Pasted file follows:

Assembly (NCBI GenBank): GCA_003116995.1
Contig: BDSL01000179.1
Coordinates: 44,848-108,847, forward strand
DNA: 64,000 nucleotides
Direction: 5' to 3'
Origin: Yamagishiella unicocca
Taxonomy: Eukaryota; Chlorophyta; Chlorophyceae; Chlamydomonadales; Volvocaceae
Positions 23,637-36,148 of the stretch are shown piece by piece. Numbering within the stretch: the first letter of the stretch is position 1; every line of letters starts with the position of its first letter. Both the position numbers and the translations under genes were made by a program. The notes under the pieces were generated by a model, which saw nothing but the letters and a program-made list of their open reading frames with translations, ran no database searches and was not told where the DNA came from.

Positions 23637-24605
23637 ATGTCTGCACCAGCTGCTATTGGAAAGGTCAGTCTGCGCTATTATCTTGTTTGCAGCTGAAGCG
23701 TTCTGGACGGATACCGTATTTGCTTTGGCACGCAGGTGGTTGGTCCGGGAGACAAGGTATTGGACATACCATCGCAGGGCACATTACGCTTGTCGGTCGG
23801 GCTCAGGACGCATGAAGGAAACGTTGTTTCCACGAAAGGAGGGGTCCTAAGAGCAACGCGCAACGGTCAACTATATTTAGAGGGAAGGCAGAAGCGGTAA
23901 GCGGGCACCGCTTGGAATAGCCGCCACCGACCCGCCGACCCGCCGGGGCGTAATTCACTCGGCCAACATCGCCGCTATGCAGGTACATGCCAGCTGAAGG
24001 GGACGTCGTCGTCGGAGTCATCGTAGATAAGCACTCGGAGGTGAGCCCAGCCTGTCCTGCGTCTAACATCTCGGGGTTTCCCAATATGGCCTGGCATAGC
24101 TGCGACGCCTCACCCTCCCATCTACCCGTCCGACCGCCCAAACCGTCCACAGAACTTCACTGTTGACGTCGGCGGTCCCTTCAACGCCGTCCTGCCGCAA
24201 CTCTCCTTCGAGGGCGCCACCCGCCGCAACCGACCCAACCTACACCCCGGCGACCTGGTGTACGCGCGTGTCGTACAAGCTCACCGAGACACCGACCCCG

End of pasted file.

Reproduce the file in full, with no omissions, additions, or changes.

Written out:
Assembly (NCBI GenBank): GCA_003116995.1
Contig: BDSL01000179.1
Coordinates: 44,848-108,847, forward strand
DNA: 64,000 nucleotides
Direction: 5' to 3'
Origin: Yamagishiella unicocca
Taxonomy: Eukaryota; Chlorophyta; Chlorophyceae; Chlamydomonadales; Volvocaceae
Positions 23,637-36,148 of the stretch are shown piece by piece. Numbering within the stretch: the first letter of the stretch is position 1; every line of letters starts with the position of its first letter. Both the position numbers and the translations under genes were made by a program. The notes under the pieces were generated by a model, which saw nothing but the letters and a program-made list of their open reading frames with translations, ran no database searches and was not told where the DNA came from.

Positions 23637-24605
23637 ATGTCTGCACCAGCTGCTATTGGAAAGGTCAGTCTGCGCTATTATCTTGTTTGCAGCTGAAGCG
23701 TTCTGGACGGATACCGTATTTGCTTTGGCACGCAGGTGGTTGGTCCGGGAGACAAGGTATTGGACATACCATCGCAGGGCACATTACGCTTGTCGGTCGG
23801 GCTCAGGACGCATGAAGGAAACGTTGTTTCCACGAAAGGAGGGGTCCTAAGAGCAACGCGCAACGGTCAACTATATTTAGAGGGAAGGCAGAAGCGGTAA
23901 GCGGGCACCGCTTGGAATAGCCGCCACCGACCCGCCGACCCGCCGGGGCGTAATTCACTCGGCCAACATCGCCGCTATGCAGGTACATGCCAGCTGAAGG
24001 GGACGTCGTCGTCGGAGTCATCGTAGATAAGCACTCGGAGGTGAGCCCAGCCTGTCCTGCGTCTAACATCTCGGGGTTTCCCAATATGGCCTGGCATAGC
24101 TGCGACGCCTCACCCTCCCATCTACCCGTCCGACCGCCCAAACCGTCCACAGAACTTCACTGTTGACGTCGGCGGTCCCTTCAACGCCGTCCTGCCGCAA
24201 CTCTCCTTCGAGGGCGCCACCCGCCGCAACCGACCCAACCTACACCCCGGCGACCTGGTGTACGCGCGTGTCGTACAAGCTCACCGAGACACCGACCCCG